The New Jersey Assembly will consider a resolution on Monday to block Gov. Chris Christie’s proposal to shift mental health and addiction services to a new department — and the Senate may soon follow suit. The two bodies would need to pass a joint resolution before late August to halt the controversial move.
The announcements followed Tuesday’s joint legislative hearing into the reorganization plan, which calls for shifting the Division of Mental Health and Addiction Services — along with its 4,321 employees and $1.16 billion budget — from the Department of Human Services to the Department of Health in an effort to better integrate New Jersey’s behavioral and physical healthcare systems.
While almost all the provider organizations, advocates, and others who testified agreed that treatment designed to benefit the “whole person” offered many advantages, only a few said the governor’s plan made sense right now. And most said such a “radical” reform deserves far more study and stakeholder input to protect care delivery; several also urged the state to wait until a new governor takes office in January, and uncertainty about federal healthcare reform made the timing even more precarious.
A move to block
A few hours after the meeting concluded, a proposal by Assemblywoman Valerie Vainieri Huttle — chair of the Assembly Human Services Committee, which held the session with the Senate Health, Human Services and Senior Services Committee — to block the move was included on the list for a vote during an Assembly session already scheduled for Monday.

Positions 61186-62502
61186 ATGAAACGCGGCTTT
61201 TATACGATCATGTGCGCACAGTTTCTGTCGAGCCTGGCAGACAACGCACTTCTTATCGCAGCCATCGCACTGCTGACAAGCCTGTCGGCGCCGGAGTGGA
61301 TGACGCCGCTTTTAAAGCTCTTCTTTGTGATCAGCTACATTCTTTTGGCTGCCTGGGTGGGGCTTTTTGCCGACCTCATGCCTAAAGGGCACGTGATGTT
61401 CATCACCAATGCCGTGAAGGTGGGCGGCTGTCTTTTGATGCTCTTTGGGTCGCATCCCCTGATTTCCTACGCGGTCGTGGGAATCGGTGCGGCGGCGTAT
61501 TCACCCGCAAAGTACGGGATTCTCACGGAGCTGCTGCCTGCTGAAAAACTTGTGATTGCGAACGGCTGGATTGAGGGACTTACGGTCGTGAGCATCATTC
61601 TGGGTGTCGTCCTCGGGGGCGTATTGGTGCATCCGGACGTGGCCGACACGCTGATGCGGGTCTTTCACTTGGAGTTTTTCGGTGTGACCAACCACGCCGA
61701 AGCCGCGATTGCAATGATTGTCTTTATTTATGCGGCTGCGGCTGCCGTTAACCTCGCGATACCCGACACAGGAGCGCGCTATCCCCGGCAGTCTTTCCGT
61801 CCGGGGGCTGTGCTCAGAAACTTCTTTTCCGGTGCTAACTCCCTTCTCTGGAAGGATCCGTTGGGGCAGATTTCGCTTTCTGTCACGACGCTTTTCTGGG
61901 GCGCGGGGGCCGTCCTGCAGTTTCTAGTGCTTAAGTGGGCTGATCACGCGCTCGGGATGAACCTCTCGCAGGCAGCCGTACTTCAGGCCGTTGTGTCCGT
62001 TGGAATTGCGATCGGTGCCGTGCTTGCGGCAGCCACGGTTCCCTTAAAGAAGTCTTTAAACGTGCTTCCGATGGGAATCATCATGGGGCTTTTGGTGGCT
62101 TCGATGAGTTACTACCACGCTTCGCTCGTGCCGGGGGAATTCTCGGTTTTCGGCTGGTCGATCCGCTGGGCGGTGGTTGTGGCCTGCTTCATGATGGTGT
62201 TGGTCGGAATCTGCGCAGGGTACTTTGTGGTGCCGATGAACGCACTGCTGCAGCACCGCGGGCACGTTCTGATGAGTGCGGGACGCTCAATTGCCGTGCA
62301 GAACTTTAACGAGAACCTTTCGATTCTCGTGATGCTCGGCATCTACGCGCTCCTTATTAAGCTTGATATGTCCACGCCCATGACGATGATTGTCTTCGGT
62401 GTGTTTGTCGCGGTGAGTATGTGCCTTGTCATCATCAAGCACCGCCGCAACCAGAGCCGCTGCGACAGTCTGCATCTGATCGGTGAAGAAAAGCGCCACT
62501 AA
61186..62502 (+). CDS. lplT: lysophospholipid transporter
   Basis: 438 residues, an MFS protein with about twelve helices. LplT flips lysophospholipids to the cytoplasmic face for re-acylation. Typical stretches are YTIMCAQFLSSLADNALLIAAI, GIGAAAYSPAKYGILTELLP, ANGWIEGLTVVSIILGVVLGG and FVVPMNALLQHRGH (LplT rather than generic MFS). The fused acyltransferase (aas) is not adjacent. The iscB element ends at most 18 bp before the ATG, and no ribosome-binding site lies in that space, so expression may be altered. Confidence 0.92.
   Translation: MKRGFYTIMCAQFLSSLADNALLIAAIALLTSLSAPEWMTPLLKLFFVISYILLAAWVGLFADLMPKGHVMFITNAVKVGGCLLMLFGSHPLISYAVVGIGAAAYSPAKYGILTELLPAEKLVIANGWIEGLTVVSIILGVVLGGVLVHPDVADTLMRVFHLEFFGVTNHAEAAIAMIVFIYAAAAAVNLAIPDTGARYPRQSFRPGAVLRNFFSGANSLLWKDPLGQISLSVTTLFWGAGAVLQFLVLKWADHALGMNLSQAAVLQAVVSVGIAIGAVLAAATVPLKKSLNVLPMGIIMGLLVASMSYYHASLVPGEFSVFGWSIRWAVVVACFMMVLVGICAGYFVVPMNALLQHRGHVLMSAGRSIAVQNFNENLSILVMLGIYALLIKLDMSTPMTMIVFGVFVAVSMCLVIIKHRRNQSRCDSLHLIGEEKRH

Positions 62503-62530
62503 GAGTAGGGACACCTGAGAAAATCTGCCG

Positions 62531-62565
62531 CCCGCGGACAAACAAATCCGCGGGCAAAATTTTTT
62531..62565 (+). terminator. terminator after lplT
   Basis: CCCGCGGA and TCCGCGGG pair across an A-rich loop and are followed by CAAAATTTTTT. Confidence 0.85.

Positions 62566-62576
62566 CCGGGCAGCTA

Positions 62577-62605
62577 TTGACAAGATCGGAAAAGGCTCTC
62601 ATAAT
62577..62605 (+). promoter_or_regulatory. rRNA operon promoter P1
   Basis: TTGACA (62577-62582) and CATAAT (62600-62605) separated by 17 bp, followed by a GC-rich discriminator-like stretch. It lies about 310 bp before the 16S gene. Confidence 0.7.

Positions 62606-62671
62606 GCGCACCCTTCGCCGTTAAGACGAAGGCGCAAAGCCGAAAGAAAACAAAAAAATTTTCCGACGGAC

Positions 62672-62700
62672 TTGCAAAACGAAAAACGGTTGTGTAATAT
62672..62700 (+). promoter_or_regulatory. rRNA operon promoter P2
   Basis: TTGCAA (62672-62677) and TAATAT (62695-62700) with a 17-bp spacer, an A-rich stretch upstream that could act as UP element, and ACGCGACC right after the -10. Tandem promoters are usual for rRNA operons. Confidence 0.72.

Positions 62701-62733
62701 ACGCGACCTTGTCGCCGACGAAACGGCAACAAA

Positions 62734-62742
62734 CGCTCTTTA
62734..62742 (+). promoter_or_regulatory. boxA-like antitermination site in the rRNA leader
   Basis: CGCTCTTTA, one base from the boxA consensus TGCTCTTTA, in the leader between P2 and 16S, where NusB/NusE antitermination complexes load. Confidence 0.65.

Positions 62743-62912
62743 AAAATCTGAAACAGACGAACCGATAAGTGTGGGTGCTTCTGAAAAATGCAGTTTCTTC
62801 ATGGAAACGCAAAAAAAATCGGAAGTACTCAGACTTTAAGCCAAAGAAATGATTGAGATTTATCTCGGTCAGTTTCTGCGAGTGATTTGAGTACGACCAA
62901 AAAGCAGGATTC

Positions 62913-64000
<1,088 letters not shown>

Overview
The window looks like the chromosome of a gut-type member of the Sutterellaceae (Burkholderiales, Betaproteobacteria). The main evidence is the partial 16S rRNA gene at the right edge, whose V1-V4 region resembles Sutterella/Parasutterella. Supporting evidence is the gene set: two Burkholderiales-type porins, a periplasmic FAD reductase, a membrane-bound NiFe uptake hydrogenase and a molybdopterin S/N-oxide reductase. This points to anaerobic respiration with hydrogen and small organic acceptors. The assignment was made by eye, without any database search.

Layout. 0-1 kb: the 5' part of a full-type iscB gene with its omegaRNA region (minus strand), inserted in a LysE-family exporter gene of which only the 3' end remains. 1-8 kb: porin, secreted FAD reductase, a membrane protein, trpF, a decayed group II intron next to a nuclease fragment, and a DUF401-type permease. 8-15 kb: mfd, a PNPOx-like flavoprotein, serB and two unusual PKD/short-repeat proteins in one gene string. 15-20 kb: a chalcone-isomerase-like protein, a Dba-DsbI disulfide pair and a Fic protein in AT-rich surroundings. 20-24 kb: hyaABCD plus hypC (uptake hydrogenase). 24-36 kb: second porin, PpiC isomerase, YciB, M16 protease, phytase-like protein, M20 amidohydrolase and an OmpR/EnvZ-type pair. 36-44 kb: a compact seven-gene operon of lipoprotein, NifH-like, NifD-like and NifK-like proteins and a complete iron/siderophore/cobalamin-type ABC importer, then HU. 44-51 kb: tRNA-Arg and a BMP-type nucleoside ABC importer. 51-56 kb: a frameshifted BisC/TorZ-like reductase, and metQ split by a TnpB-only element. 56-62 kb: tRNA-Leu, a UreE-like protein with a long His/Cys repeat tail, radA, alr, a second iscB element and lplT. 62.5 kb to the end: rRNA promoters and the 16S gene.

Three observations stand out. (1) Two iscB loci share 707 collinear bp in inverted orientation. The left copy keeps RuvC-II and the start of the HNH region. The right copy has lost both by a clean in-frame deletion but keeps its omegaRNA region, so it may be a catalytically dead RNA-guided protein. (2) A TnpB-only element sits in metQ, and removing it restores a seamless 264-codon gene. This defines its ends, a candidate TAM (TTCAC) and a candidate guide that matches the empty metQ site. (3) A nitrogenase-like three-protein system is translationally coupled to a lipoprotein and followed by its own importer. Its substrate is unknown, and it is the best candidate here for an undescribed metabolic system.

“This hearing raised more questions than answers. But one thing we do know is that a restructuring of this magnitude should not be undertaken without those answers,” Vainieri Huttle (D-Bergen), said after, noting that none of the providers involved had been consulted by state officials on the plan.
Sen. Joe Vitale, longtime leader of the Senate panel, said later that he would recommend to Senate President Steve Sweeney (D-Gloucester) that the full Senate oppose the governor’s plan as well. Vitale, who has sought to improve healthcare integration through regulatory changes, said he would also continue to work with both departments on ways to better coordinate care.
Vitale (D-Middlesex) agreed there was “merit to the argument” that patients deserve more coordinated care. “However, I have questions and concerns about how moving the division from one building to another, and from one commissioner to another, will address the challenges that go along with the myriad services it provides,” he said.